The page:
Chapter Three: The Deeds of the Law vs. the Righteousness of God.
PART ONE – Doomed By Deeds
~~ By James Fire
In this third chapter of Romans, Paul completes his thoughts on the Jewish person whose trust is in the keeping of the Law (humanly speaking, an impossibility), and the conclusion of the matter regarding the whole of humanity and our abject poverty of spiritual virtue.
He then proceeds from this examination of human beings and our sinful condition and nature to the blessed hope of our justification (from vs. 21 to the end of the chapter).
From there he goes on in chapters Four and Five, establishing the basis for our justification, and then, in chapters Six, Seven and Eight he brings up the next phase of our salvation, that being sanctification.
The aspect of salvation which every Christian initially experiences (that is, one born of God’s Spirit) is justification: the saint is saved from the penalty of sin – death and hell.
Then the believer of Jesus Christ goes onto the second aspect of salvation which is sanctification: the saint is saved from the power of sin – living victoriously in Christ Jesus and overcoming the sinful nature.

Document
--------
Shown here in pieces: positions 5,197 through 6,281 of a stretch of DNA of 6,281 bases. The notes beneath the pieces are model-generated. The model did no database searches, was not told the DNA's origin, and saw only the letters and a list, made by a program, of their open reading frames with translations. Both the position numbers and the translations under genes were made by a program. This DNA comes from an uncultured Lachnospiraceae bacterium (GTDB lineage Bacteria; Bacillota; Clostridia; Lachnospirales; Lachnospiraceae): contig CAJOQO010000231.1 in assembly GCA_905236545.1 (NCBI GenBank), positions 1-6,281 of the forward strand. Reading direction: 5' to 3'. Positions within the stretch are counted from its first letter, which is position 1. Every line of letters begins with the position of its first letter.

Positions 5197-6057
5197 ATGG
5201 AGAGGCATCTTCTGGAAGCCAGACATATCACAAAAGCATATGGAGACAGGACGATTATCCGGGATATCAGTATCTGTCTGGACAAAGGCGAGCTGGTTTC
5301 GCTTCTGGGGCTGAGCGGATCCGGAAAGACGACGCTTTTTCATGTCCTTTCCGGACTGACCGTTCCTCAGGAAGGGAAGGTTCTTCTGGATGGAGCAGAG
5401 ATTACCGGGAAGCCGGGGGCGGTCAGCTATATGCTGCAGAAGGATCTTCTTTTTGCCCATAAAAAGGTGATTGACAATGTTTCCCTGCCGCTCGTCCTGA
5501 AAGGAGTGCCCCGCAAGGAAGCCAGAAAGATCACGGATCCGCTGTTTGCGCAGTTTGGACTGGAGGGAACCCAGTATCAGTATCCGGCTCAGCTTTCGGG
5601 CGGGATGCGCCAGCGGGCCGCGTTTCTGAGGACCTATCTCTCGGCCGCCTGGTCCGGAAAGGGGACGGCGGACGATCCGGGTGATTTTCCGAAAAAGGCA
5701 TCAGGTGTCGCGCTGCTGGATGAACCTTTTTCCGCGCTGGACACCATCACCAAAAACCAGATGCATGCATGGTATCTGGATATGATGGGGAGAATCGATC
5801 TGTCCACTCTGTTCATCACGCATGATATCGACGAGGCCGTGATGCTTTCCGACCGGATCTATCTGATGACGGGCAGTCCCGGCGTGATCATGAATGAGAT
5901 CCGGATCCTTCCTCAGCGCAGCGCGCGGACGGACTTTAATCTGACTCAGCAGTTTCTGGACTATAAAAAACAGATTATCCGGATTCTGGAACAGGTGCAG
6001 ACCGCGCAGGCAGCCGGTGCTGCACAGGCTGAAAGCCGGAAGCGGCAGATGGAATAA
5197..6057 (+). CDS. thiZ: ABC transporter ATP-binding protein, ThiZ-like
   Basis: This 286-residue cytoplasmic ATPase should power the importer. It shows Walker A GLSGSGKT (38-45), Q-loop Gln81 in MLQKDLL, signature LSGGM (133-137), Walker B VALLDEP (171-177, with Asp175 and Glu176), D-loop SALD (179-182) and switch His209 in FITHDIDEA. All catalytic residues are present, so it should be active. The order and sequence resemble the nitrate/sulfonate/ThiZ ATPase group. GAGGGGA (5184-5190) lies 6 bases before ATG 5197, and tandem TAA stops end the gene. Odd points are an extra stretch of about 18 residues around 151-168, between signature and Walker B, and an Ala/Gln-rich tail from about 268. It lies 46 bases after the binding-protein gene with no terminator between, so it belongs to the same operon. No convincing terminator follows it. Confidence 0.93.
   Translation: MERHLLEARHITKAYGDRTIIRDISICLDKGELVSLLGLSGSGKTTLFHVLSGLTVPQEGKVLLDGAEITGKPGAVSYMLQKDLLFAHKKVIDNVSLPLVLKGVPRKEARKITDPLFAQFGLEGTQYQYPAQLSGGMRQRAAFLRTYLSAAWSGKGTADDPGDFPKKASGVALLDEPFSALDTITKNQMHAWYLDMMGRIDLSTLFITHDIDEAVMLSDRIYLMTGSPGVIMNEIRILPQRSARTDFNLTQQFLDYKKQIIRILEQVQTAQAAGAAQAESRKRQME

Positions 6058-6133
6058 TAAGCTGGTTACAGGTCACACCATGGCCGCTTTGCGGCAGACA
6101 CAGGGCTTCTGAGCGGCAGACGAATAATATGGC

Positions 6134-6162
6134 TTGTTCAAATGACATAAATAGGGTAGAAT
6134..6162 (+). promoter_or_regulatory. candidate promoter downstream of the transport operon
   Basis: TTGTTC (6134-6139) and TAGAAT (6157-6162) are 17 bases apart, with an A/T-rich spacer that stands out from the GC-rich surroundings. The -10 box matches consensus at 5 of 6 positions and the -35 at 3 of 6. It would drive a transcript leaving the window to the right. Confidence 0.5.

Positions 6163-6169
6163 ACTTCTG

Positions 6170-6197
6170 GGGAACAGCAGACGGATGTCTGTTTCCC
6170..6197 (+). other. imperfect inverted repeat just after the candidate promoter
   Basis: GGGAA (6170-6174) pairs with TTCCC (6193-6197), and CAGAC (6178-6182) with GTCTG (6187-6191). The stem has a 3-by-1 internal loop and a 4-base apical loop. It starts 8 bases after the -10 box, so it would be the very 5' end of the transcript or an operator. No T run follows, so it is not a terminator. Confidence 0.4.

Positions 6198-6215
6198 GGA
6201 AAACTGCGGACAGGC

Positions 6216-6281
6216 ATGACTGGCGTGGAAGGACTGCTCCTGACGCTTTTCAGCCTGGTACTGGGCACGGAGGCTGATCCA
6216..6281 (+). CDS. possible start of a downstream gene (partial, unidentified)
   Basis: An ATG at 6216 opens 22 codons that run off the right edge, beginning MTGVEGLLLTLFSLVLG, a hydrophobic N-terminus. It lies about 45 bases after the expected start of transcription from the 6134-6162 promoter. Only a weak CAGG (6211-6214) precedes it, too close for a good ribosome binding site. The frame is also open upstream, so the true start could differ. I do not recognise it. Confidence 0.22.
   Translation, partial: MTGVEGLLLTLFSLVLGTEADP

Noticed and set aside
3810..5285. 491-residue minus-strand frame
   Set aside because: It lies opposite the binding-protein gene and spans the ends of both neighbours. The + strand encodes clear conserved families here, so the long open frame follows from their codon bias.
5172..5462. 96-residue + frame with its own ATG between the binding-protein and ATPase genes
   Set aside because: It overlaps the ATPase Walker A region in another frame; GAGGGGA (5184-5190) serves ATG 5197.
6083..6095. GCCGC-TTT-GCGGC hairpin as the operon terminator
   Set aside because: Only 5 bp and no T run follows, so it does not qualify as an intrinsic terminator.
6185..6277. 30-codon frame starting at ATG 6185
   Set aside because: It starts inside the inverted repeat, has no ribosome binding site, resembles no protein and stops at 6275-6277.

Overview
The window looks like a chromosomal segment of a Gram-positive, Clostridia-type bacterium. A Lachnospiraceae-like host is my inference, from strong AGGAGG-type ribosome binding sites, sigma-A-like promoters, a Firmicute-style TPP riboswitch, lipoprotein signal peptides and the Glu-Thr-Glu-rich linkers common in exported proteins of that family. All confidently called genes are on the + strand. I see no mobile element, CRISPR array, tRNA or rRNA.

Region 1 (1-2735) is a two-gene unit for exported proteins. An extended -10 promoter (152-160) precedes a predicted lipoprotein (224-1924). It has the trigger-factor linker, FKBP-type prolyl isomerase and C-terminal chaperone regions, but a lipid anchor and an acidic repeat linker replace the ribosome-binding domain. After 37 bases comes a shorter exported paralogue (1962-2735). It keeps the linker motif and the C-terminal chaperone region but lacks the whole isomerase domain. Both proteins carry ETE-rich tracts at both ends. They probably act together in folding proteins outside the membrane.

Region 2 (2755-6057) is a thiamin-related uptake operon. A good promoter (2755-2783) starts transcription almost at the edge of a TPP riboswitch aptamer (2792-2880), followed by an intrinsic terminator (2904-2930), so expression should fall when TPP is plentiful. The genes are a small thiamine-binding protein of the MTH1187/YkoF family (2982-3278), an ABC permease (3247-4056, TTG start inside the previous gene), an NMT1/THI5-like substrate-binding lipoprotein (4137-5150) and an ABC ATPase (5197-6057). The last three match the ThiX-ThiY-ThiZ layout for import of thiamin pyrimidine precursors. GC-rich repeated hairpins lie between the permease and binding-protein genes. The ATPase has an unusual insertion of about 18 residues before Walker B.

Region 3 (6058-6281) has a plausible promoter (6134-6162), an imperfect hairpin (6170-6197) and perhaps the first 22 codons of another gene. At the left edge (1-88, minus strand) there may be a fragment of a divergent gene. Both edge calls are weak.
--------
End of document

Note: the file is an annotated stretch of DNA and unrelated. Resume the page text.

Mid-way through the 8th chapter, Paul touches on the third and final aspect of salvation, glorification: the saint will be saved from the presence of sin – one day being delivered from the corruptible and corrupt body of sin and receiving from the LORD an incorruptible body that has no such sin nature ruining it as these that we presently have are.
~~ We have been saved from the penalty of sin: justification.
We are being saved from the power of sin: sanctification.
We will be saved from the presence of sin: glorification.
We see a parallel in the Old Testament to these three aspects of salvation for the disciple of Jesus Christ: